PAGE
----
I have to know how we can show the following inequality:



$\|u\|_{2}=\Big(\int_{\Omega}u^{2}dx\Big)^{1/2}$, $u_{0}=u(x,0)$, $u_{t}=\frac{\partial u}{\partial t}$, $\Omega$ is an open bounded domain in $R^{n}$ and $u=u(x,t)$.

  • $\begingroup$ What is $u_t$? What space does $u$ belongs? Have you tried something? $\endgroup$ – Tomás Sep 29 '13 at 13:06
  • $\begingroup$ Notation is inconsistent. Especially the $\|\cdot\|_2$ seems to have two different meanings (which would be ok if defined properly). Also, what should $u_t(s)$ be? $\endgroup$ – Dirk Sep 29 '13 at 13:08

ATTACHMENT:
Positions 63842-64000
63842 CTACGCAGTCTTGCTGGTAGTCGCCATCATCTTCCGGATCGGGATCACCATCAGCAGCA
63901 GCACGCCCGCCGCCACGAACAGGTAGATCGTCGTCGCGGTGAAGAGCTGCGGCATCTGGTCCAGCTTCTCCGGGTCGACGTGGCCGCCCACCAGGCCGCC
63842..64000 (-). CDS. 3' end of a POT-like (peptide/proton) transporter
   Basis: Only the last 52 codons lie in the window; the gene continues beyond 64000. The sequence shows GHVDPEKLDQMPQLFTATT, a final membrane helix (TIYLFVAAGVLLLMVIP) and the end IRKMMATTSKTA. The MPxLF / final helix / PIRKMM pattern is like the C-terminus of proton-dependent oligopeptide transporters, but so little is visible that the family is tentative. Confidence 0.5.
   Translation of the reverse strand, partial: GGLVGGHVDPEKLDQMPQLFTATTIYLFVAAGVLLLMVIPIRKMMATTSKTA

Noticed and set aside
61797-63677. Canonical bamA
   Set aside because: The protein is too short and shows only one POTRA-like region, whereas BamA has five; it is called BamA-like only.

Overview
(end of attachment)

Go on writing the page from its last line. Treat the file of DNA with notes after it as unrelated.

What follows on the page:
• $\begingroup$ Dear friends, please note that I have revised the problem according your questions. $\endgroup$ – Albert Sep 29 '13 at 15:18

Assuming that $u \in H^1(0, T; L^2(\Omega))$, you have $$u(T) = u(0) + \int_0^T u_t(t) \, dt.$$ By the triangle inequality, we find $$\| u(T) \|_{L^2(\Omega)} \le \| u(0)\|_{L^2(\Omega)} + \left\| \int_0^T u_t(t) \, dt\right\|_{L^2(\Omega)} \le \| u(0)\|_{L^2(\Omega)} + \int_0^T \| u_t(t) \|_{L^2(\Omega)} \, dt. $$

  • $\begingroup$ Thanks a lot. But how did you write the last inequality? $\endgroup$ – Albert Sep 30 '13 at 11:38
  • $\begingroup$ This follows from simple properties of the Bochner integral, see en.wikipedia.org/wiki/Bochner_integral. $\endgroup$ – gerw Sep 30 '13 at 13:00

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